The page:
PZL (Państwowe Zakłady Lotnicze - State Aviation Works) was the main Polish aerospace manufacturer of the interwar period, and a brand of their aircraft. Based in Warsaw between 1928 and 1939, PZL introduced a variety of well-regarded aircraft, most notably the PZL P.11 fighter, the PZL.23 Karaś light bomber, and the PZL.37 Łoś medium bomber.

In the post-war era, aerospace factories in Poland were initially run under the name WSK (Transport Equipment Manufacturing Plant), but returned to adopt PZL acronym in late 1950s. This was used as a common aircraft brand and later as a part of names of several Polish state-owned aerospace manufacturers referring to PZL traditions, and belonging to the Zjednoczenie Przemysłu Lotniczego i Silnikowego PZL - PZL Aircraft and Engine Industry Union. Among the better-known products during this period is the PZL TS-11 Iskra jet trainer and PZL-104 Wilga STOL utility aircraft.

After the fall of communism in Poland in 1989, these manufacturers became separate companies, still sharing the PZL name. In the case of PZL Mielec, the abbreviation was later developed as Polskie Zakłady Lotnicze - Polish Aviation Works. Over time, most of the now-separate divisions were purchased by foreign concerns, and some continue to use PZL brand.


PZL Świdnik S.A (Wytwórnia Sprzętu Komunikacyjnego PZL-Świdnik S.A.) is the biggest helicopter manufacturer in Poland. Its main products are PZL W-3 Sokół and PZL SW-4 Puszczyk helicopters. In early 2010 the factory was acquired by AgustaWestland (since 2015 became part of Leonardo-Finmeccanica’s Helicopter Division).

PZL Kania

The PZL Kania (Polish Kite, also marketed as Kitty Hawk) is a follow-up to the Mil Mi-2 helicopter, developed in Poland by PZL-Świdnik.

Polish Air Force University

The Polish Air Force University (Polish: Wyższa Szkoła Oficerska Sił Powietrznych (1994-2018); Lotnicza Akademia Wojskowa (since 2018)) is located in Deblin, eastern Poland. The Air Force University is an accredited university for the undergraduate education of officers for the Polish Air Force. It was established in the interwar period in 1927. In 2009 academy started civilian program with four faculties: airplane pilot, aircraft maintenance, air traffic control and national security. In 2011 Department of National Safety and Logistics was created, giving the full range of aviation faculties to choose.

Polish Land Forces

The Land Forces (Wojska Lądowe) are a military branch of the Armed Forces of the Republic of Poland. They currently contain some 65,000 active personnel and form many components of European Union and NATO deployments around the world. Poland's recorded military history stretches back for hundreds of years – since the 10th century (see List of Polish wars and History of the Polish Army), but Poland's modern army was formed after 1918.

Sokol (disambiguation)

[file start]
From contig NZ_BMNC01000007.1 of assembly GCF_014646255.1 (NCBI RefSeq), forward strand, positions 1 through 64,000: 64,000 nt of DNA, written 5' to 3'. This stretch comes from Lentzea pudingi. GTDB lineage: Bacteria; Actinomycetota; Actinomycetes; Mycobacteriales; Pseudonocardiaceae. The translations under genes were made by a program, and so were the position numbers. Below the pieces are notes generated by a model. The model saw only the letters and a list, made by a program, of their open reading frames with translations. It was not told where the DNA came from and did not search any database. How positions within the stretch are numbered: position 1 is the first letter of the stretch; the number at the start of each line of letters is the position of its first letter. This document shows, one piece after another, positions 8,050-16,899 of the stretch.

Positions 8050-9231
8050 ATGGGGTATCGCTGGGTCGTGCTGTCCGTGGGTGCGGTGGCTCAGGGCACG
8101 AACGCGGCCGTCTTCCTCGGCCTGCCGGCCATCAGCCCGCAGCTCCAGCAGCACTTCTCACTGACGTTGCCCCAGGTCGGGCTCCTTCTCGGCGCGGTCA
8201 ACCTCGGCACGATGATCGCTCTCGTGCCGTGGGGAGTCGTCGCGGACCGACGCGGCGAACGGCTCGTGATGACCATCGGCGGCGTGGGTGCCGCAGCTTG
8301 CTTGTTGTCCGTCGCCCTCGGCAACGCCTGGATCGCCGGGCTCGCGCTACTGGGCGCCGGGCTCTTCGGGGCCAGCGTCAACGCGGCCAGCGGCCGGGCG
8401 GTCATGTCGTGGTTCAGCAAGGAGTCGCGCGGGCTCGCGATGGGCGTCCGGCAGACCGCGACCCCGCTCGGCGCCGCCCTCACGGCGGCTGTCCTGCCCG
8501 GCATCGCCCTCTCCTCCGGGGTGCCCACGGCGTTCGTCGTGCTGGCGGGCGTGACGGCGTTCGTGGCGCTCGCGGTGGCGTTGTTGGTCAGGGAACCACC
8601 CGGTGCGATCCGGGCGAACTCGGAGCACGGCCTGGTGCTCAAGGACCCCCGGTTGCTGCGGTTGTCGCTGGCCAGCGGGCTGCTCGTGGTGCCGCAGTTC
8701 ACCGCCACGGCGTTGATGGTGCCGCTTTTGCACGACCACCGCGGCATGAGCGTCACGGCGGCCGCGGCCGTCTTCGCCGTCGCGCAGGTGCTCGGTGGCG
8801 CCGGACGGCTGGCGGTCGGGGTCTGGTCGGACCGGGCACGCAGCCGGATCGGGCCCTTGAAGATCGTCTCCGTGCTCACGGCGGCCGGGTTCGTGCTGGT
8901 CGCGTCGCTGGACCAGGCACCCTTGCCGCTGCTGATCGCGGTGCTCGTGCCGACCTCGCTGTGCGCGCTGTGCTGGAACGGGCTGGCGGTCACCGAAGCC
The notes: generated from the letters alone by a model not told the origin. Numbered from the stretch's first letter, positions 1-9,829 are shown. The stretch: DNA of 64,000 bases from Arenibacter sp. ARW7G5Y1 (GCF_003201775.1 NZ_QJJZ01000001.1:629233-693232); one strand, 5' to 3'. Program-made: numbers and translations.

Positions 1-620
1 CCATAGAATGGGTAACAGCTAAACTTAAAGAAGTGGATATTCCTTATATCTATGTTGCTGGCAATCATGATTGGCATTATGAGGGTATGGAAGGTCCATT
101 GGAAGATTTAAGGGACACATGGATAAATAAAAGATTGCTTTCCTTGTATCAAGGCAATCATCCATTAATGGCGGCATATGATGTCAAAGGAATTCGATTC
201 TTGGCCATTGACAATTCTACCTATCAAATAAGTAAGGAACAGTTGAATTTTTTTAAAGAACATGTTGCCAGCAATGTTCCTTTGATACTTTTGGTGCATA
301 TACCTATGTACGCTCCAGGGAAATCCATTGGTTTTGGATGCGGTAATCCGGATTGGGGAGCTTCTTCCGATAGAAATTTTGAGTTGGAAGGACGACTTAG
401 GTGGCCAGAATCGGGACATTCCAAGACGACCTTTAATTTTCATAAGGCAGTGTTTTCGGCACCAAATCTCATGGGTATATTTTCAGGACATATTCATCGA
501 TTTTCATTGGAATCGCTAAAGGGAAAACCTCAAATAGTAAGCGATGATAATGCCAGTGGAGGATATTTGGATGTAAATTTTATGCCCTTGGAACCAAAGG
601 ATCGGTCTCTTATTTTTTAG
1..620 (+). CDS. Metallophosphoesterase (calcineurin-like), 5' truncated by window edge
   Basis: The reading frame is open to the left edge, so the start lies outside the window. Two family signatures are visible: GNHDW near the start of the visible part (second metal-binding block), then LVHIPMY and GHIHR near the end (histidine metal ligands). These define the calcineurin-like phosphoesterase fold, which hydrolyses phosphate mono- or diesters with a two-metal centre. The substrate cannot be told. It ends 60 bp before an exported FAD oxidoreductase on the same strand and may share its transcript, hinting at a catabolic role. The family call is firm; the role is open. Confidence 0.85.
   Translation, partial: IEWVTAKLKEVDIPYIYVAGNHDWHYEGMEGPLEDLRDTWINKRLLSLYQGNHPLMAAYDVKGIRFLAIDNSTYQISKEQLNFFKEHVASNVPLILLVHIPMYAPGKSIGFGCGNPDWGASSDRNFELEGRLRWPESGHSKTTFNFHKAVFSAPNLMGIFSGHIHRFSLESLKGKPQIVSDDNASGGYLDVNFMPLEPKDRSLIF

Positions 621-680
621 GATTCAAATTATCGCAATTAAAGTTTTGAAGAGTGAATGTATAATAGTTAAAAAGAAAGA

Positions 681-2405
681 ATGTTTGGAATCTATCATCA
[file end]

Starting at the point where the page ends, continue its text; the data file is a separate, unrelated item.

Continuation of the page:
Sokol is a Pan-Slavic physical education movement, with origins in the Czech lands.

Sokol or Sokół may also refer to:

Sokół, Polish offshoot of the Czech movement

Tatrzańskie Ochotnicze Pogotowie Ratunkowe

Tatra Volunteer Search and Rescue (Polish: Tatrzańskie Ochotnicze Pogotowie Ratunkowe (TOPR)) is a non-profit mountain rescue organization in Poland, rescuing stranded mountain climbers, tourists, and others in need of rescue in the Polish Tatra mountains.

It is one of the oldest mountain rescue associations in the world.

Each potential rescuer is required to complete a special training course (lasting between 1.5 and 3 years), in which every volunteer is to exhibit excellent knowledge in Tatra topography as well as practical abilities including climbing, skiing, spelunking, lifesaving and first aid. After completing the training the rescuer takes an oath on the director's hand.

In 2011 TOPR consisted of around 250 members, 140 of whom had acquired permission to participate in rescue missions. The majority of the rescuers are volunteers; only 33 are professional rescuers.TOPR is one of the few organizations in the world that does not require a mountain insurance policy and does not charge payment for the rescue.


W3 or W-3 may refer to:

W3, a postcode district in the W postcode area

World Wide Web Consortium (w3.org), international standards organization for the World Wide Web (abbreviated WWW or W3)

PZL W-3 Sokół, a Polish helicopter

The Amazing 3, a manga and anime series, known in Japan as Wonder 3

Webster's Third New International Dictionary, the 1961 edition of Webster's Dictionary

Arik Air, IATA code W3

The U.S. Internal Revenue Service form W-3, a transmittal form for W-2 information

4th step of the W0-W6 scale for the classification of meteorites by weathering


Świdnik [ˈɕfʲidɲik] is a town in eastern Poland with 40,186 inhabitants (2012), situated in the Lublin Voivodeship, 10 kilometres (6 miles) southeast of the city of Lublin. It is the capital of Świdnik County. Świdnik belongs to the historic province of Lesser Poland, and was first mentioned in historical records in the year 1392. It remained a village until the end of the 19th century when it began to develop as a spa, due to the good location and climate.

In the early Middle Ages, the area of Świdnik was under the authority of a castellan from nearby Lublin. In the location of the current city three villages existed: Adampol, Świdnik and Krępiec (the name of the city itself was later taken from the village which was located in the immediate vicinity of the PZL Świdnik factory).

Świdnik due to its location has to be considered as Satellite town of Lublin, town hosts industrial and advanced technology companies. It is a part of Lublin Agglomeration, extending its business-oriented capabilities.

There are other villages named Świdnik in Poland, as well as Svidnik, a town in Slovakia.